A new paper (pdf) by Benjamin A. Brooks, Karla Hoff, Priyanka Pandey runs at least one set of tests suggesting the answer is yes:
In an experiment in India, high-caste and low-caste men repeatedly played the Stag Hunt coordination game. This game has two equilibria, only one of which is efficient. Compared to low-caste men, high-caste men were significantly less likely to coordinate on the efficient equilibrium, and they were also 29 percentage points less likely to keep trying for efficient coordination after getting the “loser’s payoff”—the payoff to a player who attempts efficient coordination when his partner does not. We explain both findings in a model of learning where high-caste, but not low-caste men, see the loser’s payoff as an insult rather than an accident. These findings provide evidence that cultural construals can impede efficient coordination, which is a key component of economic development.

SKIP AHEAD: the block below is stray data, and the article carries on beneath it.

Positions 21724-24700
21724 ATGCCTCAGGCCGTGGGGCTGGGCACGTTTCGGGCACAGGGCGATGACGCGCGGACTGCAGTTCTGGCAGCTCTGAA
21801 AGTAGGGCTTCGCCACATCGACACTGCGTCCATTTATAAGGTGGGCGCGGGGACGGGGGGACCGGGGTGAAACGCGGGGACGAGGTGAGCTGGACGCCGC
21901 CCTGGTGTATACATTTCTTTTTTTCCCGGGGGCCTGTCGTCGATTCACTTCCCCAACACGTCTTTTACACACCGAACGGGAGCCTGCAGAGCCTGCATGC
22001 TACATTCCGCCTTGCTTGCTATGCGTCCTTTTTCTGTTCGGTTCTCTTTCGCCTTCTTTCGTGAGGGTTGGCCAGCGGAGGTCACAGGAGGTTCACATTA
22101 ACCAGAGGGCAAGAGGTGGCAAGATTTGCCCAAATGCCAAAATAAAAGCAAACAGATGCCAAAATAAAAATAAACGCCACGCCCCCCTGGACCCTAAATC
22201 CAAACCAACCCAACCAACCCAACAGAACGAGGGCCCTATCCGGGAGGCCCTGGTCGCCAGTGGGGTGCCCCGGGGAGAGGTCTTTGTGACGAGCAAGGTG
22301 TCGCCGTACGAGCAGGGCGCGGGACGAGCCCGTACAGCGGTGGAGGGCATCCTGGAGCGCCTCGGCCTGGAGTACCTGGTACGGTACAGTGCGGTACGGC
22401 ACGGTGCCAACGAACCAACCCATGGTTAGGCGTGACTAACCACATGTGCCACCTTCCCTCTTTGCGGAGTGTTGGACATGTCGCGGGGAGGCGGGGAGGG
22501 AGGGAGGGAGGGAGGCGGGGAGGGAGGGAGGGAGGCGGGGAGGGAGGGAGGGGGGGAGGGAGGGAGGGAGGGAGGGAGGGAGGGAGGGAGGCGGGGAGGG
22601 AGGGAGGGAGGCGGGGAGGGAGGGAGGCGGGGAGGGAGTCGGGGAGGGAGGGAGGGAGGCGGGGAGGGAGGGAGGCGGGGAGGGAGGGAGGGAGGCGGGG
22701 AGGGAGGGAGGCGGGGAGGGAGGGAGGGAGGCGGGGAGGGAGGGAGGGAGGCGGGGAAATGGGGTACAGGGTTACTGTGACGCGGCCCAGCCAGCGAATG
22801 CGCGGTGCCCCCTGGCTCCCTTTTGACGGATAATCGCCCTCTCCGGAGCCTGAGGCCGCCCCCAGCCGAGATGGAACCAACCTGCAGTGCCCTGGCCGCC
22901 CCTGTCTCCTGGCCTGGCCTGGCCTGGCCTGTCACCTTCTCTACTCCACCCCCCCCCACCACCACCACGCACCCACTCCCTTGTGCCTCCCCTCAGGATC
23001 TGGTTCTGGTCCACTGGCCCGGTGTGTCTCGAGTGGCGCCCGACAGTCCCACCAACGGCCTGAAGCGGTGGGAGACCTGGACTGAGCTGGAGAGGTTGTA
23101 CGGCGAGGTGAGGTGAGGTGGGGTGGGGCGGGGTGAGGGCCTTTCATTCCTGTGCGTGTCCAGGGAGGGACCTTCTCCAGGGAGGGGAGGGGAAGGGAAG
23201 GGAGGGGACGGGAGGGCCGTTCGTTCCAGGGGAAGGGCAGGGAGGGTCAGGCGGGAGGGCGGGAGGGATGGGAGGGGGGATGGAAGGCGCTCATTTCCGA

I find the distinction here between “low payoffs as insult” and “low payoffs as accident” to be especially interesting and in the broader literature underexplored.